Japan posted a goods trade surplus of ¥152.51 billion ($1.30 billion) in November after imports fell more than exports on cheaper crude oil prices and the yen’s strength, the government said in a preliminary report Monday.
A breakdown of the third consecutive monthly surplus shows that the value of exports fell 0.4 percent from a year earlier to ¥5.96 trillion, for 14th straight month of decline, while imports sank 8.8 percent to ¥5.80 trillion, down for the 23rd consecutive month, the Finance Ministry said.
Thanks to growth in auto parts exports to China, overall exports marked their smallest drop in 14 mouths, but drops in imports of medicine, crude oil and liquefied natural gas weighed down imports overall, the data showed. The value of crude oil imports plunged 14.4 percent from a year earlier.
The yen gained 13.5 percent in November from a year earlier to ¥104.94 per dollar. A strong yen tends to push down import prices while making Japanese products more expensive abroad and reducing the value of overseas profits in yen terms.
A Finance Ministry official said the yen’s recent weakening against the dollar following the election of Donald Trump as next U.S. president will be reflected in trade data for December.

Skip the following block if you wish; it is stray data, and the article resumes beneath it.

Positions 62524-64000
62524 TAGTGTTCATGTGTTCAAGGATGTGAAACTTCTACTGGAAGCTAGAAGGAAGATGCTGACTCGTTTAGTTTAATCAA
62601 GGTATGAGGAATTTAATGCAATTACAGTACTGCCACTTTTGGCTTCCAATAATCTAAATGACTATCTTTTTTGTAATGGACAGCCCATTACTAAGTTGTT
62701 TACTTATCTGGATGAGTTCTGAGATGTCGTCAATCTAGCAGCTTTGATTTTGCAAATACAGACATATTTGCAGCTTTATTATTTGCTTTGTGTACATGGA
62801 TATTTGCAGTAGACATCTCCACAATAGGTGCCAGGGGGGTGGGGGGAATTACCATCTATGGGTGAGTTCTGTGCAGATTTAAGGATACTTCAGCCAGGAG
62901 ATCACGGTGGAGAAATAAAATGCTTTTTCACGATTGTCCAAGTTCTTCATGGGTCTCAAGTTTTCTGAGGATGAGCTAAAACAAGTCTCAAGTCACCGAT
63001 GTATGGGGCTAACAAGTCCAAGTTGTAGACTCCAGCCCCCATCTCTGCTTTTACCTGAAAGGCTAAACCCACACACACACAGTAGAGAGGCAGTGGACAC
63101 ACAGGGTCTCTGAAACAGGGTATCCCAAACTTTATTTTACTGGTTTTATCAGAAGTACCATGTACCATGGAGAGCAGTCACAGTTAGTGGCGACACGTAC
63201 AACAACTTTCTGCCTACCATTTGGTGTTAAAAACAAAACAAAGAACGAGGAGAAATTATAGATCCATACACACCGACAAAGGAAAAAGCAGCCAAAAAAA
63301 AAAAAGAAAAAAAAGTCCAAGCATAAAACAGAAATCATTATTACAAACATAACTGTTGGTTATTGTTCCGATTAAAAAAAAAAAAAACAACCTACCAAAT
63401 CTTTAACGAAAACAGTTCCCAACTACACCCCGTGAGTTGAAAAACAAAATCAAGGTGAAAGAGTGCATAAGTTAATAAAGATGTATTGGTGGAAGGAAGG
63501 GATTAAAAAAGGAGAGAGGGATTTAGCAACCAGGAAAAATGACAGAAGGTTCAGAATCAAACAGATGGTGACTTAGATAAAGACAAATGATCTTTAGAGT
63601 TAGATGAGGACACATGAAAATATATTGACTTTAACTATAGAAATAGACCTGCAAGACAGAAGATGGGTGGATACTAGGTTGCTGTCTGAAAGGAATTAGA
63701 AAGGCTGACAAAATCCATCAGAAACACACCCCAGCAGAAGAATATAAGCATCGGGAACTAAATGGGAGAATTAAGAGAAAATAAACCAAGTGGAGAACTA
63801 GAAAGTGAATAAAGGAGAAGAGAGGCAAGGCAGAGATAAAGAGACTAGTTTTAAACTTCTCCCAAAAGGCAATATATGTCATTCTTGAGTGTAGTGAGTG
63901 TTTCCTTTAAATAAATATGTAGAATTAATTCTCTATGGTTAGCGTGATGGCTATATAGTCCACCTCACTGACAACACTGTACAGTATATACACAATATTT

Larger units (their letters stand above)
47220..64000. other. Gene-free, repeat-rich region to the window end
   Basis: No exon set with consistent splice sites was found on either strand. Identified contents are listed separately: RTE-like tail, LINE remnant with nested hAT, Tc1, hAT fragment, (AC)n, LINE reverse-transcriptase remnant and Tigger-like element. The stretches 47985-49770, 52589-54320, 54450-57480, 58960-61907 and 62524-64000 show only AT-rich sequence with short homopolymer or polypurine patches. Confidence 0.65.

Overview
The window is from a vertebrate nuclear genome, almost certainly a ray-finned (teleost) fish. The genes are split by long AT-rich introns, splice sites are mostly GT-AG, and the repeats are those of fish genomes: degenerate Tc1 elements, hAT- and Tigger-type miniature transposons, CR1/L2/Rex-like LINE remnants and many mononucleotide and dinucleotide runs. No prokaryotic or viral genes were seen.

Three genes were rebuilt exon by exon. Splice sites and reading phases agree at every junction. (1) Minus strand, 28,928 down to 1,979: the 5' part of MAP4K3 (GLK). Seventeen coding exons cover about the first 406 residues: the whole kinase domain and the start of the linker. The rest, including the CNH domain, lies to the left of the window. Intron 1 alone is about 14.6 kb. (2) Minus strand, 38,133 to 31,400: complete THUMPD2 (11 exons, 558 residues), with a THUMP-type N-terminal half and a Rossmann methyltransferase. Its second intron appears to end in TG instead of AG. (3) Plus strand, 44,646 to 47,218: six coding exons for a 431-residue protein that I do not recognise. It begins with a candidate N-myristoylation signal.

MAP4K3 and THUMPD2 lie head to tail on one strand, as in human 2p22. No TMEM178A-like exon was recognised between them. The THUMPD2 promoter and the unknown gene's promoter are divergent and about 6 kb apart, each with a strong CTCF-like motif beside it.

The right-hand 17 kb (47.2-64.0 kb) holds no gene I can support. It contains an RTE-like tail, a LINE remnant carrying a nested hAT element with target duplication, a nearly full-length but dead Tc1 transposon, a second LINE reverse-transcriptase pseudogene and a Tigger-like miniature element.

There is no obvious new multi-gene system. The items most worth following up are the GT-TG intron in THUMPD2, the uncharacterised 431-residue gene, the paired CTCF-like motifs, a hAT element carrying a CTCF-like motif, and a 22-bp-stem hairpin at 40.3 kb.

The official said the soft yen is expected to increase the value of exports, adding, “We will watch factors carefully, including auto parts exports to China.”
Analysts said exports, a key driver of Japan’s economic growth, appear to be recovering, adding that moves in the yen and in crude oil prices are in focus.
“We may see a boost to (Japanese) exports if the global economy recovers led by growth in the United States, as expected by financial markets in the recent ‘Trump’ rally, but I’m skeptical,” said Toru Suehiro, senior market economist at Mizuho Securities Co.
Rising for the first time in nine months, exports to China, a major destination for Japanese products, gained 4.4 percent to ¥1.10 trillion, and imports fell 9.9 percent to ¥1.49 trillion, down for the eighth straight month.
Japan’s exports to the United States dropped 1.8 percent to ¥1.21 trillion, down for the ninth straight month, and imports slid 5.1 percent to ¥630.12 billion also for the ninth straight monthly decline.
Exports to the European Union declined for the second straight month, down 2.2 percent to ¥633.26 billion, while imports shed 13.3 percent to ¥716.95 billion for the ninth consecutive monthly decrease.
The figures were measured on a customs-cleared basis.
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